15. 15. The systems involved in the IDM workflow 1. Provisioning Source System a.k.a. IDAM  It could be SIS, HR, SLDS, or even individual application such as parent portal, but the best practice would call for an integrated ID management application (or process) for all ID sources to be aggregated and managed.  It should manage the organization roles and optionally application roles.  Optionally, the unique ID generation service might be attached to this system.  Optionally, the organization hierarchy, unique organization ID, organization relationship and other master reference data could be also managed here.  A Master Data Management process is highly recommended to manage the data governance, data quality service, deduplication, address validation, and other MDM processes.  It should be at least visible to the App Registry, and optionally, it manages the App registration process or even App Store. 2. Authentication provider, a.k.a. IDP, such as Active Directory or LDAP 3. Target Applications, aka SP, such as LMS, CMS, PD, etc. 4. SSO Management System, such as ADFS, Siteminder, OpenAM, etc.
  16. 16. Implement the SIF IDM Use Cases A Usage Guide
  17. 17. List of Use Cases  Base Scope Use cases  A. IDP Provisioning/Deprovisioning.  B: Access Provisioning on Target System (Assuming SSO)  C: Authentication/Access Provisioning across 2 or More Educational Systems (Without SSO)  * App Provisioning and Permission Mapping  Extended Scope and edge cases  D: Longitudinal Identity Tracking  E: User Transfer from One Organization to Another Organization
  18. 18. A: Identity Provisioning on IDP  Use case  One or More applications want to use a single directory service to manage the user authentication. The first step is to provision the user or the directory service provider (AD or LDAP or even OpenID provider) from the source SIS or HR system.  (In SIF 2.7 environment) IDM Objects needed in IDP Provisioning Request/Response  OrganizationUser  The linked person object (StudentPersonal, StaffPersonal or StudentContactPersonal in 2.7)  *IDMAuthentication  Optional: The linked organization object (SchoolInfo, etc.)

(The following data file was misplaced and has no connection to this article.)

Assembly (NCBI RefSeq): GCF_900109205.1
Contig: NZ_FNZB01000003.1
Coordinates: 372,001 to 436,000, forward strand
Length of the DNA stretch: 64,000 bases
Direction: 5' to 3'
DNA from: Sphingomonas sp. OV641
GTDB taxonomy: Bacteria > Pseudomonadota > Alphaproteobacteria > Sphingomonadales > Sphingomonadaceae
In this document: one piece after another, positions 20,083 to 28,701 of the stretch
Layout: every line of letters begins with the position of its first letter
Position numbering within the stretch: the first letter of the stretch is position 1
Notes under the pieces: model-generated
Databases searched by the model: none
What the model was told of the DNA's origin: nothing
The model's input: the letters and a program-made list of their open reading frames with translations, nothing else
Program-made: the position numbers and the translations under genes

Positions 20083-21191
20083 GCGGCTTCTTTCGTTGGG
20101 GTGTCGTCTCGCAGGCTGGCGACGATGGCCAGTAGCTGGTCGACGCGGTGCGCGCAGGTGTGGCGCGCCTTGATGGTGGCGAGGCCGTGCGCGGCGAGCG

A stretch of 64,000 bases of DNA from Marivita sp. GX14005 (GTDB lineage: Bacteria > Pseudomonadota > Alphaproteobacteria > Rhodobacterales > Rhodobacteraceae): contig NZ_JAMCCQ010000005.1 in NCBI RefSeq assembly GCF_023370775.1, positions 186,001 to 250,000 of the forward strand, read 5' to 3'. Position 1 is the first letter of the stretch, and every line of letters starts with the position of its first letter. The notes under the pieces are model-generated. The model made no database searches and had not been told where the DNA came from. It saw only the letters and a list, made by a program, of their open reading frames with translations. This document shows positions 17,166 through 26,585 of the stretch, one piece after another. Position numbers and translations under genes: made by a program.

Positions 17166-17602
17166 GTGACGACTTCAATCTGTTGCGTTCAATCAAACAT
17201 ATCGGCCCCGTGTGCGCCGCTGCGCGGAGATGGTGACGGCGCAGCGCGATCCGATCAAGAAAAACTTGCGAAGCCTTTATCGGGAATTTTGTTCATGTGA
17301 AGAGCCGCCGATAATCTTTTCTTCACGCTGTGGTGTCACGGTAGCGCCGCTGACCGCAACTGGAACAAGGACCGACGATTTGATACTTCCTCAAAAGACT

19. 19. A: Identity Provisioning on IDP  (In SIF 3.1 environment) IDM Objects needed in IDP Provisioning  OrganizationUser  The linked person object (if Longitudinal Unique and Persistent ID is not available, the Associated Person object will be equivalent to PersonInfo).  *Authentication object  Optional: The linked organization object (School, SEA, LEA or other EducationOrg)  Source: IDAM (Authoritative Provisioning Source System)  Destination: IDP  Steps: (Most Common Choreography)  1. The origin system send the 3 connected profiles to the IDP  2. The IDP generates the completed Identity Profile back to the origin system to acknowledge the completion of linkage
  20. 20. B: Access Provisioning on Target System (Assuming SSO)  Use Case  One or More applications want to use a single directory service to manage the user authentication and wants to automatically create user access right for new students/staff/parents without recreating the userID again.
  21. 21. B: Access Provisioning  Source: IDAM (Authoritative Provisioning Source System)  Destination: Target Apps (a.k.a. SP), for example, LMS system, student/parent portal, Library System, etc.  Steps: (Most Common Choreography) in both 2.7 and 3.1  1. If that the Target System (SP) already uses the shared IDP for authentication,  IDAM sends only the IDM_authorization object (2.7) or the Authorization object (3.1) to the target system  If the target system needs to generate its own version of the user profile, for example, first name, last name, etc., the personal information can be sent through the linked OrganizationUser and Personal objects.  2. Optionally, the target can acknowledge by sending the successful Authorization Object back to IDAM and also optionally, directly send email/SMS communication to end users to notify the completion.